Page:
American Journal of Psychiatry Volume: 150 Issue: 2 Dated: (February 1993) Pages: 262-265
This study investigated the adult outcome of a group of male juveniles in Connecticut who committed sexual assault; the sample of 19 sexually assaultive male juveniles was compared with a sample of 58 boys who committed violent but nonsexual acts.
All study participants were studied over an 8-year period using criminal records and clinical interviews. Followup information on adult criminality was obtained from the Federal Bureau of Investigation, the Connecticut State Police, and the Connecticut Department of Corrections. Data were recorded on the number, nature, and timing of arrests and on the duration and timing of incarcerations. In adolescence, the two groups of boys were similarly violent, but those who committed sexual assault were significantly more likely to commit both adult sexual offenses and more violent nonsexual offenses. Childhood sexual abuse, especially by females, was associated with adult sexual offenses. The study findings show that sexually assaultive juvenile delinquents are at particularly high risk for subsequent violence and that special efforts must be made to treat them in adolescence. The prevention of violent sexual behavior must include improved methods of detecting sexual abuse, especially that perpetrated by older females. 9 references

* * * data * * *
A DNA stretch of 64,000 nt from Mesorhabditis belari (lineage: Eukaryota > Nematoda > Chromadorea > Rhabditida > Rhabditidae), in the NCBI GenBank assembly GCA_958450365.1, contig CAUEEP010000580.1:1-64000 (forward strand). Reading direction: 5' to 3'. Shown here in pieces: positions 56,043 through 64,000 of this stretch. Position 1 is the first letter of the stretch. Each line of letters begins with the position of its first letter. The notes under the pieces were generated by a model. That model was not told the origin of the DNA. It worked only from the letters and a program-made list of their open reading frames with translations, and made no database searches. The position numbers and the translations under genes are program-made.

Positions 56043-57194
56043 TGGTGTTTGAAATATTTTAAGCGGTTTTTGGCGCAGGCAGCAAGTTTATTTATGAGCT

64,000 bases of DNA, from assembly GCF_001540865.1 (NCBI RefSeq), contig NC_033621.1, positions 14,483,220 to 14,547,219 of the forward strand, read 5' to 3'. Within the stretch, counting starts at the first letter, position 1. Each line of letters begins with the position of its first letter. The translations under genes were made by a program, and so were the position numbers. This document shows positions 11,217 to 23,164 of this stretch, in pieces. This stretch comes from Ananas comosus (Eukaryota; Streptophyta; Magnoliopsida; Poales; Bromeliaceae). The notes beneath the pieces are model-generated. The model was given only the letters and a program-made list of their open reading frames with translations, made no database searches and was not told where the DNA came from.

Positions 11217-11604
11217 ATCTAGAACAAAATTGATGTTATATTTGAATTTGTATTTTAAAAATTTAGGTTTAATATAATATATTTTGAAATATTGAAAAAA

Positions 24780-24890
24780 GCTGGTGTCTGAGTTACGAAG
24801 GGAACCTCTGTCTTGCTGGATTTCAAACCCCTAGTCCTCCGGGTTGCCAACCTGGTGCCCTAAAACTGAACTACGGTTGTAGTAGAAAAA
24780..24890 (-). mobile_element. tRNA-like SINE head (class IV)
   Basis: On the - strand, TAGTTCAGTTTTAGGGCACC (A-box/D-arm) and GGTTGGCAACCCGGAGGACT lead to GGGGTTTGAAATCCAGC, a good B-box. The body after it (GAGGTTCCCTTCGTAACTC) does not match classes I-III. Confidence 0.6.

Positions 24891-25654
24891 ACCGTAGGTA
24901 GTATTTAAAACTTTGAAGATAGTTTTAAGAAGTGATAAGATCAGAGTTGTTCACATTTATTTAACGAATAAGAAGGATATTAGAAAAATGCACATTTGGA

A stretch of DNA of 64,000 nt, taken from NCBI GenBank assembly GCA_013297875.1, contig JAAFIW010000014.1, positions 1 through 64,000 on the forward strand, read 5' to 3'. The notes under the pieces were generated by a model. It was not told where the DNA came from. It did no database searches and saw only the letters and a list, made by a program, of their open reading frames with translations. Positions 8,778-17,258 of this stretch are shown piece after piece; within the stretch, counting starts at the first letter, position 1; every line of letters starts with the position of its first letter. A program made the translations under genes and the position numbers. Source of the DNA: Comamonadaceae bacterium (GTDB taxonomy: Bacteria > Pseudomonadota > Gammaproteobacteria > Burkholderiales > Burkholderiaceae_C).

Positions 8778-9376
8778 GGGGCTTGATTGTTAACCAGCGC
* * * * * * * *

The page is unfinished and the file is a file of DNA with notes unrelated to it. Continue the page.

Date Published: January 1, 1993